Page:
Stunning video of a river flooding a dry riverbed

This is a stunning video of huge rainfall in the hill refilling the River Zin in the Negeb. The villagers are gathered to watch this amazing event. This illuminates Isaiah 44:3 ‘I will pour out water on the thirsty land and streams on the dry ground’ or Psalm 126:4 ‘Restore our fortunes, O YHWH, like the watercourses in the Negeb’—verses that make sense in the context of Israel/Palestine in a way that they rarely (although occasionally) do for a westerner like me. 2 minutes 45 Continue reading →

Useful review of Schnabel’s commentary on Acts

    Here’s a very useful review of Eckhard Schnabel’s commentary on Acts in the Zondervan Exegetical Commentary on the NT series. I’m enjoying engaging with this commentary, both for the careful analysis of and comment on the Greek text, and for Schnabel’s evident concern for what it means to read Acts today. It’s thus helpful to have this careful and clear review by Daniel L. Smith of St Louis University—he does what good reviewers do: after setting the context of the book, he spends Continue reading →

Learning and church structures: a stimulating book by Claire S. Smith

This book addresses a really important topic, the ‘learning’ nature of the Pauline communities (especially in Corinth, Ephesus and Crete)—although the title is technical rather than inviting—and it’s stimulated me to write about a particular point arising from it. In general, I’ve enjoyed reading Claire Smith’s book and a full review (I wrote almost 2500 words) will appear on the excellent Review of Biblical Literature in due course (I’ll post here when the time comes). The particular point that I want to note here is Continue reading →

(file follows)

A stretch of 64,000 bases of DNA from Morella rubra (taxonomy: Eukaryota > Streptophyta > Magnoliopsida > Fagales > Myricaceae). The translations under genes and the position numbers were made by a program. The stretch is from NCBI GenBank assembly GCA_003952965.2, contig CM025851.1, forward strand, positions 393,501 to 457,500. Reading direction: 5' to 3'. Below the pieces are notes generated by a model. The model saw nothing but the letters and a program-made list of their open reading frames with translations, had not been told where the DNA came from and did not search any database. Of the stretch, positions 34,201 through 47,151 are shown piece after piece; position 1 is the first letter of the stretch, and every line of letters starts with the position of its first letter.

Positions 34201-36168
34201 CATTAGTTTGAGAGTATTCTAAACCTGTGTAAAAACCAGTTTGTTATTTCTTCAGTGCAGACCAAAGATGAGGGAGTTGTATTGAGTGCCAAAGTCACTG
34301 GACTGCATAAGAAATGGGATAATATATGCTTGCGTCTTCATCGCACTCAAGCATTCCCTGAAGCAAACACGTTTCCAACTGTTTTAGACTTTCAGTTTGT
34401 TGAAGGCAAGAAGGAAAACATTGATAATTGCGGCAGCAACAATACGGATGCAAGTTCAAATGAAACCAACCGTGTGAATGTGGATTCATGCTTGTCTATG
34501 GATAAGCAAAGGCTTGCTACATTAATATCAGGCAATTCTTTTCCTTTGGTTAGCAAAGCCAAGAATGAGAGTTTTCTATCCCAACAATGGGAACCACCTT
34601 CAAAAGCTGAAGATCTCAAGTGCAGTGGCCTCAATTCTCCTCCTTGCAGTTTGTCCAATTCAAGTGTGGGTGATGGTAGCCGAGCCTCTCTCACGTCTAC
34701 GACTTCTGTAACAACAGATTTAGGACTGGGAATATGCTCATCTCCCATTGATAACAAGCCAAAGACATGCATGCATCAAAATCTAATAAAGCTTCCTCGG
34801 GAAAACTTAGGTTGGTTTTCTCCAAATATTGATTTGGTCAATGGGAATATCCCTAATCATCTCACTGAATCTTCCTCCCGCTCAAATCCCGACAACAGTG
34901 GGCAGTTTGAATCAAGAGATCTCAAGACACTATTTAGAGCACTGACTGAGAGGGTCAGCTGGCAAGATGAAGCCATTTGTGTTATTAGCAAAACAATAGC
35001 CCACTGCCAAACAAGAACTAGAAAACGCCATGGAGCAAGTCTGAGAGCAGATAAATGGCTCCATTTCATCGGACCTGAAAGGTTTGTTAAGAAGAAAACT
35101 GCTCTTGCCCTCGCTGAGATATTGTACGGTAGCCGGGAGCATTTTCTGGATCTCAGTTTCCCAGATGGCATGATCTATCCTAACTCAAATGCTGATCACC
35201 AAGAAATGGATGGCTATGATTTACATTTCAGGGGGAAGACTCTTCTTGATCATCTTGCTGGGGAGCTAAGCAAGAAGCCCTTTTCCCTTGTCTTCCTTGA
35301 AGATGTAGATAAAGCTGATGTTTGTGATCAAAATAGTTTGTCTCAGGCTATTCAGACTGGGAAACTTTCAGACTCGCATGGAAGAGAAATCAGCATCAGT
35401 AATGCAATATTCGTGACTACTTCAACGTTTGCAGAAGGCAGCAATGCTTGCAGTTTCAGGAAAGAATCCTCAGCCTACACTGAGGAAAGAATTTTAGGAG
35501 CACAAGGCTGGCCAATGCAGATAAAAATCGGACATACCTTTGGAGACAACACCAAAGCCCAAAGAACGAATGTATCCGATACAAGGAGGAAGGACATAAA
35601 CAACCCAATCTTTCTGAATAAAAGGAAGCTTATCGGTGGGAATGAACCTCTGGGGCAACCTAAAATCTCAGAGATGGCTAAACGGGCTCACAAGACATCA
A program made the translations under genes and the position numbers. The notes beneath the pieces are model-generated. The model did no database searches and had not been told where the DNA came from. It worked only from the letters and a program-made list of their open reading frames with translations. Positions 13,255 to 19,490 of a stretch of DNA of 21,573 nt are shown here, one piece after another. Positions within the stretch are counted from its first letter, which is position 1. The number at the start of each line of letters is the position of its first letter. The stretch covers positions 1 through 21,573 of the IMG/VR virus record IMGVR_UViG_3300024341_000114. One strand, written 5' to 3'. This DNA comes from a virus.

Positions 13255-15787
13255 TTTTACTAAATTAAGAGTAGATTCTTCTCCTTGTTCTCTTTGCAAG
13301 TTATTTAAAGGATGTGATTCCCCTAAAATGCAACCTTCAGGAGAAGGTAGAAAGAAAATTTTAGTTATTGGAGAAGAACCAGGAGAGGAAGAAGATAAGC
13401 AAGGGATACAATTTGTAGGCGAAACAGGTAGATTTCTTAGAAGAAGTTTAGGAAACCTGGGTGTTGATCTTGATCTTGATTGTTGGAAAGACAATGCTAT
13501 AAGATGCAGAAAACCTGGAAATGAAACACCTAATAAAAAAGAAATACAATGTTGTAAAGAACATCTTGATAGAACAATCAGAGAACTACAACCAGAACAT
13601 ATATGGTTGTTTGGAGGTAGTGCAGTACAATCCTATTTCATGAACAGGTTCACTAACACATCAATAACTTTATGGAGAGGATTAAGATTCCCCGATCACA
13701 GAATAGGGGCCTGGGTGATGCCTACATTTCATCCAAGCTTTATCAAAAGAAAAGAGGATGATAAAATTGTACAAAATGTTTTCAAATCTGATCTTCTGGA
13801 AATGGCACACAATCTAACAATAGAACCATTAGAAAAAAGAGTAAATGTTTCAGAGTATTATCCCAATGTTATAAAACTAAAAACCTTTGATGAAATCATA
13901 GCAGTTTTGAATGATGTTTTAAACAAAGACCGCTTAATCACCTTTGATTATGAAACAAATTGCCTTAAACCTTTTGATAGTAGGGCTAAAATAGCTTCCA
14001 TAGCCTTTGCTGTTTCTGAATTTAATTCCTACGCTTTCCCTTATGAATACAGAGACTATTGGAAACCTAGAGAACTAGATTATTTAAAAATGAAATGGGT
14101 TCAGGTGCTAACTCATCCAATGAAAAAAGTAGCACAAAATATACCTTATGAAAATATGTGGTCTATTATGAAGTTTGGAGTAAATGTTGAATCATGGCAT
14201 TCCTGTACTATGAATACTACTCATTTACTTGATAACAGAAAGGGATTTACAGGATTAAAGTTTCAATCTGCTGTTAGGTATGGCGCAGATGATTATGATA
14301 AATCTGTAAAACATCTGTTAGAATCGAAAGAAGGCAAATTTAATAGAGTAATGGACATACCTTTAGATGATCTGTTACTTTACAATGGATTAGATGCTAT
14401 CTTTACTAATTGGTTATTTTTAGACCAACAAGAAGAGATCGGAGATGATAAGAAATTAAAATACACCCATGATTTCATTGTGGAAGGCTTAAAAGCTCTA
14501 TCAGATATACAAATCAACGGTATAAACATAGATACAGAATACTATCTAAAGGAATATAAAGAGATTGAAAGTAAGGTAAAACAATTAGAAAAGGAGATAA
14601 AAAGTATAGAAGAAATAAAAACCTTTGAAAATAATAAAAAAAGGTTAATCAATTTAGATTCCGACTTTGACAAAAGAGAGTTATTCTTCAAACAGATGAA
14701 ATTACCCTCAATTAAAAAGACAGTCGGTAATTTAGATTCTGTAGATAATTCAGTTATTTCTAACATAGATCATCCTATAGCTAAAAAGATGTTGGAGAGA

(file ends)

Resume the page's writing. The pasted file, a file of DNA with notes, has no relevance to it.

Judy Redman on the parable of the wheat and weeds (tares)

Here’s a great piece by Judy Redman from her blog about the parable of the wheat and weeds (tares) in Matthew 13:24-30—well worth reading. I’m particularly struck by the way she uses her training in agriculture to inform her reading of this parable and to show how much sense it makes in the first century, where agricultural practices were different to day. I love the fact that there was a law against people spreading darnel seed among wheat seed, which suggests that Jesus’ scenario in Continue reading →

A very helpful resource for reading the Greek New Testament

Michael H. Burer & Jeffrey E. Miller, A New Reader’s Lexicon of the Greek New Testament, Grand Rapids: Kregel, 2008; ISBN 978-0825420092; £23.99 (list price). I’m a bit behind in discovering this book, but now that I have, I recommend it warmly to friends who have learned Greek in the past and are puzzling over ‘keeping it up’. The New Reader’s Lexicon gives you the meanings of Greek words found less than 50 times in the New Testament, verse by verse through the whole NT. There are just over 300 Greek Continue reading →